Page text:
Judges have ruled that a ban preventing an Italian couple from screening embryos for cystic fibrosis before starting in vitro fertilisation breached human rights laws.
In its 28 August judgement of the case of Costa and Pavan v. Italy (application no. 54270/10), the European Court of Human Rights decided that Italy had violated Rosetta Costa and Walter Pavan’s right to respect for their private and family life.
The couple found out that they were healthy carriers of the disease in 2006, after their daughter was born with cycstic fibrosis.
The couple now want to have a child by in vitro fertilisation (‘IVF’), so that the embryo can be genetically screened prior to implantation (preimplantation diagnosis – ‘PID’).
Italian law prohibits PID3. It does allow IVF for sterile couples or those in which the man has a sexually transmissible disease4 such as HIV or hepatitis B and C, to avoid the risk of transmitting the infection.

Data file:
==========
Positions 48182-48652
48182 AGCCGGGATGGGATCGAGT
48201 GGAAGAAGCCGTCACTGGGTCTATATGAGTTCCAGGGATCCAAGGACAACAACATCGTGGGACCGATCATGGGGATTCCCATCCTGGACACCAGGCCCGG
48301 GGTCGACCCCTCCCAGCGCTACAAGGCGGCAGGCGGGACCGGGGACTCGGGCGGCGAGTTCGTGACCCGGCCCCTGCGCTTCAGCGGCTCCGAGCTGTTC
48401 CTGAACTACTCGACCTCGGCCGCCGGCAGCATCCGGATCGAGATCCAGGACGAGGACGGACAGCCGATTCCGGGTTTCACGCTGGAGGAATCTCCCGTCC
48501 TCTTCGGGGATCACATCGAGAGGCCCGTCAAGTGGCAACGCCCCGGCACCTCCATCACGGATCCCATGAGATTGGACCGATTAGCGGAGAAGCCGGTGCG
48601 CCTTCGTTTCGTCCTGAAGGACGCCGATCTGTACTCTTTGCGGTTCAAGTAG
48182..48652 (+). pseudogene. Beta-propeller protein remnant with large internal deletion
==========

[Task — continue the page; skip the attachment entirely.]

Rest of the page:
The court noted the inconsistency in Italian law that denied the couple access to embryo screening but authorised medically-assisted termination of pregnancy if the foetus showed symptoms of the same disease.
The Court concluded that the interference with the applicants’ right to respect for their private and family life was disproportionate.
Under the terms of Just Satisfaction, the court held that Italy was to pay the applicants 15,000 euros (EUR) in respect of nonpecuniary damage and EUR 2,500 in respect of costs and expenses.